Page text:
The End of the ‘Swedish Model’? The Swedish Production Regime in the Globalisation Arena 1980 – 2000
The goal of this paper is to present ongoing research on the historical foundation of the Swedish production regime in the late 19th century and its performance and modifications between 1980 and 2000. Given that acting and strategy of actors in the economic sphere are framed by specific institutional arrangements (concerning the innovation system, the prevalent type of corporate governance, industrial relations and the financing system) generating comparative institutional advantages on global markets, it is assumed that these national production regimes are shaped by specific historical constellations. These affect both the performance of companies and the entire national economy in the shape of path dependency. The Swedish version of these production regimes in form of a ‘coordinated market economy’ (combining high welfare benefits, small and regulated financial markets, an incremental innovation regime, an extremely concentrated ownership structure, a profound international orientation of business and macro-corporatist bargaining structures) was often regarded as a successful or even exemplary way to harmonise efficiency and equity. The deep crisis at the beginning of the 1990s connected with high unemployment, serious losses of world market shares and decelerating rates of economic growth seemed to mark the beginning of the end of this ‘Swedish Model’. In view of the impressive recovering during the 1990s I will analyse how the Swedish production regime was modified under the intensified globalisation pressure and how this modification had an impact on the reconstitution of the Swedish competitiveness.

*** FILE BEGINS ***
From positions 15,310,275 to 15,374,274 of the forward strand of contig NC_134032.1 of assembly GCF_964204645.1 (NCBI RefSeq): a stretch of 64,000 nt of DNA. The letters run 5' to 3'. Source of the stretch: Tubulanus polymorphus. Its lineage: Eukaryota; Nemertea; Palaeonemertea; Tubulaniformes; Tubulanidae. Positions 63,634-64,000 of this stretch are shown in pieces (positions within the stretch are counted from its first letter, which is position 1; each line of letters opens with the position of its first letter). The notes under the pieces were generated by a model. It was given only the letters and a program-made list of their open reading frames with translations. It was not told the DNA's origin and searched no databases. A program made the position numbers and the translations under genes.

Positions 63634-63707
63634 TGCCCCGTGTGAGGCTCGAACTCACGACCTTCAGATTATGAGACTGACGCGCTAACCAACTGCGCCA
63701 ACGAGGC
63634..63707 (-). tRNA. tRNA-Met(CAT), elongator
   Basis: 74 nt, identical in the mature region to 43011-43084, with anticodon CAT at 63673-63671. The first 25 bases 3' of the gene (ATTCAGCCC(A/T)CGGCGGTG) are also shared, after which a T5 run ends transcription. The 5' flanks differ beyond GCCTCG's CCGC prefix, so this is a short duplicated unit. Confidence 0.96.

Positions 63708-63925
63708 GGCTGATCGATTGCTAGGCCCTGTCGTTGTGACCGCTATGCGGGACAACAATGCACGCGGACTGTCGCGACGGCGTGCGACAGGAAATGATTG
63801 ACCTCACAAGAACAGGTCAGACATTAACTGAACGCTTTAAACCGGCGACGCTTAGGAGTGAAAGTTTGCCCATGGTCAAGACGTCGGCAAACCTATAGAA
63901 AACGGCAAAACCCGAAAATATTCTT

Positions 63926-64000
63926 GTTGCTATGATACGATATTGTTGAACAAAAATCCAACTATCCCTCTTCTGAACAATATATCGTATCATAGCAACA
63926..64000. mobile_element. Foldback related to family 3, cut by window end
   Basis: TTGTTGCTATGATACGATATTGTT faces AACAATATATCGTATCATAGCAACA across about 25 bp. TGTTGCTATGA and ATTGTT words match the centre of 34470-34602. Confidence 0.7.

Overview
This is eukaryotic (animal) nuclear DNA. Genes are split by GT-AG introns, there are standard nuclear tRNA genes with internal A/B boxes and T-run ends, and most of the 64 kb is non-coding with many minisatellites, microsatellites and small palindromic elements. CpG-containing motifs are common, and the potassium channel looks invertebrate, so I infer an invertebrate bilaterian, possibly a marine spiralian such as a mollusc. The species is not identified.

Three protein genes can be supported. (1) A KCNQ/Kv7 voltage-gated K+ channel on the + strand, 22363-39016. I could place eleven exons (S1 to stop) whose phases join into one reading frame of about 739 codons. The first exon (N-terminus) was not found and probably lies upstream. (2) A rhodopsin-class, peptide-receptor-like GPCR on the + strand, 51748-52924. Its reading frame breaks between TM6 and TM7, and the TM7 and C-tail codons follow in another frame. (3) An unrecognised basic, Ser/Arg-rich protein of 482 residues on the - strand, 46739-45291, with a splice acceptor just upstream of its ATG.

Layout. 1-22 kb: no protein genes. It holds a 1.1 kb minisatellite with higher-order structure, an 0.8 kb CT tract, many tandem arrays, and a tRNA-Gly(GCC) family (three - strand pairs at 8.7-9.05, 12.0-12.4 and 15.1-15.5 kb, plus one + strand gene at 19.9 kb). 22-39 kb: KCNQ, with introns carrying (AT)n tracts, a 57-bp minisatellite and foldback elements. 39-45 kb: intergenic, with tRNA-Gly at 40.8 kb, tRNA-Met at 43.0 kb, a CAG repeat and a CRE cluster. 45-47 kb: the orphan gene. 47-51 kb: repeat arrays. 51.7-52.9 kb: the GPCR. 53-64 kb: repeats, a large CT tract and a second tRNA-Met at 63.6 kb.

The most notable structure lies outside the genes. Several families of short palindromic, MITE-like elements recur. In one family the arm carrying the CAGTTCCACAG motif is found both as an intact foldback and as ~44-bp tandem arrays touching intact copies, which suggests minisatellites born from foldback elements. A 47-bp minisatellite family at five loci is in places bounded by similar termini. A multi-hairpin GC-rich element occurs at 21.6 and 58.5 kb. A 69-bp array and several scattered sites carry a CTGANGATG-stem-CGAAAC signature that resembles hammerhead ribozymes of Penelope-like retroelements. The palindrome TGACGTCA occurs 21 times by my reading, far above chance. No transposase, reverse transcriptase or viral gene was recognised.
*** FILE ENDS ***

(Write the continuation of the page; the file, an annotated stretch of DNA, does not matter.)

Keywords: Economic Sociology, Institutional Economics, History, Globalization, Multinationals, Diversity
PhD student, Södertörns Högskola/Stockholm